There are several extremely lucrative tech-based ventures across the globe right now: e-commerce (provided you do it right by diversifying product portfolios and ensuring those products reach the customer in a timely manner); payments/financial services provided you have significant signups; and video-on-demand (VOD) services, provided the organization behind them entered the market earlier enough to command substantial numbers. The list is actually very long but you get the picture.
YouTube has for some time been trying to venture into the VOD services owing to its insane popularity. But this has not been the case because the business model surrounding streaming services is not what executives at the video-sharing, Google-owned platform are particularly good at. YouTube’s delayed entry into the service has also been curtailed by the popularity of the likes of Netflix, Amazon Prime Video and Hulu that command millions of subscribers who have invested in them so much to leave for the competition.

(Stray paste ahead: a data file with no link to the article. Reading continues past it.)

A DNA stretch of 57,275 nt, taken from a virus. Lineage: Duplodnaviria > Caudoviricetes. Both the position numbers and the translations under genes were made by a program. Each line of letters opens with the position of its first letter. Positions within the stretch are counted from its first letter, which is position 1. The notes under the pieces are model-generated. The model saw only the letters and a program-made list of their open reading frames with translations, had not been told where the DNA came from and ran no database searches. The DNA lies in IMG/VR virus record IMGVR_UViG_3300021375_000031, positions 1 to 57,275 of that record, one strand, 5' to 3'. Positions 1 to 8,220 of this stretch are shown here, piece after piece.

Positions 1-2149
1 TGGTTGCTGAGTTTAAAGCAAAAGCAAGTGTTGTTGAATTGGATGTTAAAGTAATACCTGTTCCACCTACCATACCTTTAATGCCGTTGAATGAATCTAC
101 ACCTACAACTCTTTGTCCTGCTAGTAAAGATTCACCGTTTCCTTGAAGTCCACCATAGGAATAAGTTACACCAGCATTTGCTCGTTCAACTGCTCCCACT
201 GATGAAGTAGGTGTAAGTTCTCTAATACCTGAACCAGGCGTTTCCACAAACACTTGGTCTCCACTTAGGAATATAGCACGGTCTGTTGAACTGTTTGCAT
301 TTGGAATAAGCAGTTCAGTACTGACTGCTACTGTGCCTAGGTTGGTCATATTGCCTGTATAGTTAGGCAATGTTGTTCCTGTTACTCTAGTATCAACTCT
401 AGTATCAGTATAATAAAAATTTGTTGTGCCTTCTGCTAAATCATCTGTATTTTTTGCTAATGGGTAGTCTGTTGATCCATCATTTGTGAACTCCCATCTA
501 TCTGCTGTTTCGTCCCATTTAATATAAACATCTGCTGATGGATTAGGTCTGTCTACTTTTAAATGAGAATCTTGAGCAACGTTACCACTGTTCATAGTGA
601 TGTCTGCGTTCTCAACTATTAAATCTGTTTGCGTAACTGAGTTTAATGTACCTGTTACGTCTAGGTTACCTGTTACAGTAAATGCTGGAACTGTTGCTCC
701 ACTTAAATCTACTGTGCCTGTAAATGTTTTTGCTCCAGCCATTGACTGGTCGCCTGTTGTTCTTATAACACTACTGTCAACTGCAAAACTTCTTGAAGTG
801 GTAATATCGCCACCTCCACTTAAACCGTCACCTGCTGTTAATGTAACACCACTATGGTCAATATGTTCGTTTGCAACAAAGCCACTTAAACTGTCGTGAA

A couple of months ago, it was revealed that YouTube had devised plans to launch a high-end drama and comedies for people willing to commit to a subscription model. The plans have since been abandoned as of today.
YouTube’s audience is unquestionably vast, and this may have convinced the platform that it can use those numbers to make a cut from Hollywood. Credible rumours have it that YouTube axed a program geared towards examining pitches of scripted shows and comedies. Apparently, YouTube also had a plan in the pipeline to air a sci-fi film, Origin, but that will no longer be the case. The development is also said to have been sidelined by the unwillingness to commit billions of dollars of investments needed to remotely compete with Netflix and Prime Video.
Until new developments are announced, the platform will continue offering free, ad-supported content alongside paid services such as YouTube Music, YouTube Premium and YouTube TV.